"I'm a NURSE," I hissed. What a jerk he was, but I needed his body to remain unbruised and intact long enough to complete his exam and order some labs, so restrained my desire to strangle him and through gritted teeth told him exactly which labs I expected him to order. Which he did, and a few others just because I think he wanted to appear less stupid.

Where was I going with this.....grrr.....makes my blood pressure skyrocket just remembering it.....oh, righto.

So D#1 watched this all rather fearfully. She was one sick little puppy, she hurt, she was running a very high temp, and was just told that she was going to probably take some serious time off from college. Not a happy coed.

After Dr. DopeyHead had left and the lab person showed up ready to draw blood samples, D#1 burst into frustrated tears. I thought frantically how I might be able to comfort her and divert her attention from the needle. Isn't it interesting that  sometimes tactics that work with a five year old also soothe a very irate and ill 19 year old? (OR a cranky 55 year old autoimmune diseased woman, actually?)

I told her that I wanted her to lift her shirt up, just a bit over her bellybutton.

"Mom." she said between sobs. "Don't poke on my stomach any more, please!"

"No, no! I won't touch you, I promise! I just want to have a little conversation with Sophie."

D#1 looked at me as if I had three heads but at least quit crying. Momentarily.

"Yes. Your spleen's name is Sophie, did you know that?"

She rolled her eyes in the way that only a 19 year old girl can. But she became quiet, and didn't seem to notice that the phlebotomist had grabbed her arm and put a tourniquet on it.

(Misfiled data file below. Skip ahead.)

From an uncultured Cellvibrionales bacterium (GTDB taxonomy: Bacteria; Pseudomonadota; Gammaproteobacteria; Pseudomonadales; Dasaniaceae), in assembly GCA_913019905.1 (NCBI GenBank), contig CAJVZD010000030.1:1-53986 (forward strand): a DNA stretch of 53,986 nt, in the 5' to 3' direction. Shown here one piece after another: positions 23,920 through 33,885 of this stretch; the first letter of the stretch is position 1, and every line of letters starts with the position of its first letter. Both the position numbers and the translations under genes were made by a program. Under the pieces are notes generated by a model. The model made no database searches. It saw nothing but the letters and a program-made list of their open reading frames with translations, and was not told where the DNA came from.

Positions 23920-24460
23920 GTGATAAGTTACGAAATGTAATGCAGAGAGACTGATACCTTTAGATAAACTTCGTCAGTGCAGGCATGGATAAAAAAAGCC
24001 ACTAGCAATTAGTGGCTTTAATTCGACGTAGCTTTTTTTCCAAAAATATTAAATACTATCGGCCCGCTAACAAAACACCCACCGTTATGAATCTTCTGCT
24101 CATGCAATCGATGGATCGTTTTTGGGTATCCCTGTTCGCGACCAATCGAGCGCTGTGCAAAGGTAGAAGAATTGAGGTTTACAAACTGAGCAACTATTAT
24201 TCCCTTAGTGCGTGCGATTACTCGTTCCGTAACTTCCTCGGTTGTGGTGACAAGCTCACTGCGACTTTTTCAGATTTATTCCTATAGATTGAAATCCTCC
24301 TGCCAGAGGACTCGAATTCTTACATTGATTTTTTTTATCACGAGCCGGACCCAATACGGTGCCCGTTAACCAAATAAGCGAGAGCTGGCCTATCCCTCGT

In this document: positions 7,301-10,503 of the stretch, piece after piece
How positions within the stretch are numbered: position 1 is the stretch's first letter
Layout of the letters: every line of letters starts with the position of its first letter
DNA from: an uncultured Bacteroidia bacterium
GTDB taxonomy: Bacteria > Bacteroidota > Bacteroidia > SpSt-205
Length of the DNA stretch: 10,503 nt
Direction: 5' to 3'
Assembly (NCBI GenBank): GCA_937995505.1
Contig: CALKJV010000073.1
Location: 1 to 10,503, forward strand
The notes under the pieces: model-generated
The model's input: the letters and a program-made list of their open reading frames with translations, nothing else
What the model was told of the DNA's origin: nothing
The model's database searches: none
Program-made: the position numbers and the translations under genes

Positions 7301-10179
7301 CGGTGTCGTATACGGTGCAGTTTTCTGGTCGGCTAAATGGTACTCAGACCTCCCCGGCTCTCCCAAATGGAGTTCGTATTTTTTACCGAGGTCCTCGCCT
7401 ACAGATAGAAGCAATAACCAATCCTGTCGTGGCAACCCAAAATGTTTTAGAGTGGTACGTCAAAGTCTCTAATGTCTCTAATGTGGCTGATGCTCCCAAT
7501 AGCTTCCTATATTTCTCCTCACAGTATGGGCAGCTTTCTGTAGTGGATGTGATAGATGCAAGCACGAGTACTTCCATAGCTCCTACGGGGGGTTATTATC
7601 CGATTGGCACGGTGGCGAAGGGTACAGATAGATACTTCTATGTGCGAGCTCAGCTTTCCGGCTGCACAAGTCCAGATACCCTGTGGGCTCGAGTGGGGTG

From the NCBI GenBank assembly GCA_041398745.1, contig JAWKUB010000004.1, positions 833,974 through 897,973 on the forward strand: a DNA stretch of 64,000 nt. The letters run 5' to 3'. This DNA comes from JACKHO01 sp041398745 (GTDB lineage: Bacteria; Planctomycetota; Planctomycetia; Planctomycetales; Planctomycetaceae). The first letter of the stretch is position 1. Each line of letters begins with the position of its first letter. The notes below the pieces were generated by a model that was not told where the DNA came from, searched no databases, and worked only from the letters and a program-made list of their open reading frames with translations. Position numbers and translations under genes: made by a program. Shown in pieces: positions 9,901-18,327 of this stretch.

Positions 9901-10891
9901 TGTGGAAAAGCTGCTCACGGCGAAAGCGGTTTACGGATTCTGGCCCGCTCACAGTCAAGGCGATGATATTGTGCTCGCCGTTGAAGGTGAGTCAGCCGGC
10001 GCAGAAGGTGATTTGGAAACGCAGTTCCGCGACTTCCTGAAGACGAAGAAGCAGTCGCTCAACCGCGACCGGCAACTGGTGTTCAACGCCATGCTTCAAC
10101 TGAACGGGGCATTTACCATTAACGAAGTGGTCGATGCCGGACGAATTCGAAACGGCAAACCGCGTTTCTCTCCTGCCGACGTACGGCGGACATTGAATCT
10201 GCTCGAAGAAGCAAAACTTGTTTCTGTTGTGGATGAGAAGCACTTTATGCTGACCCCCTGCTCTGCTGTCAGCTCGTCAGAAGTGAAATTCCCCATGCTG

I had to think fast. The needle was next. So I bent over her abdomen and spoke softly.

"Helllllooooooo, Sophie....."

D#1 couldn't restrain a bit of a grin. She tried really hard but ended up smiling goofily."

"Now, Sophie, girl. You simply must behave yourself. Settle down, Missy. We'll take good care of you but you have to mind nicely. Your human is going to get all better but you have to cooperate!"

This time the phlebotomist was the one to roll her eyes unbelievingly. I didn't care. D#1 had quit crying and the blood samples were in their tubes.

WOOT! Weirdness wins! I'm going to have to ask someone to yell at my misbehaving immune system next time I flare.

4 comments:

annie said...

I say use whatever works and whatever makes you feel better. Here you've used flowers and color in a great combination☺

Anonymous said...

Oh so glad to know that I'm not alone. I've been having conversations with my immune system lately along the lines of "I know you've been working hard--too hard, actually, and I really need you to just chill right now. Take a day off. There's nothing to attack, it's just me."

Annette/@Anetto said...

I was a Spenser fan. Not the poet the private eye. So in the last conversation I had with my immune system I had Spenser and Hawk going through my body and picking off the bad guys. Hawk is remarkably effective in general

pattyblake said...

Thanks for this! Made me laugh so much! I'm enjoying following your blog even though I'm not a Sjoggie. Our D#2 has Celiac, so we understand about autoimmune disease issues. I'm dealing with ALS which is beastly and makes humor an absolute necessity, as far as I'm concerned!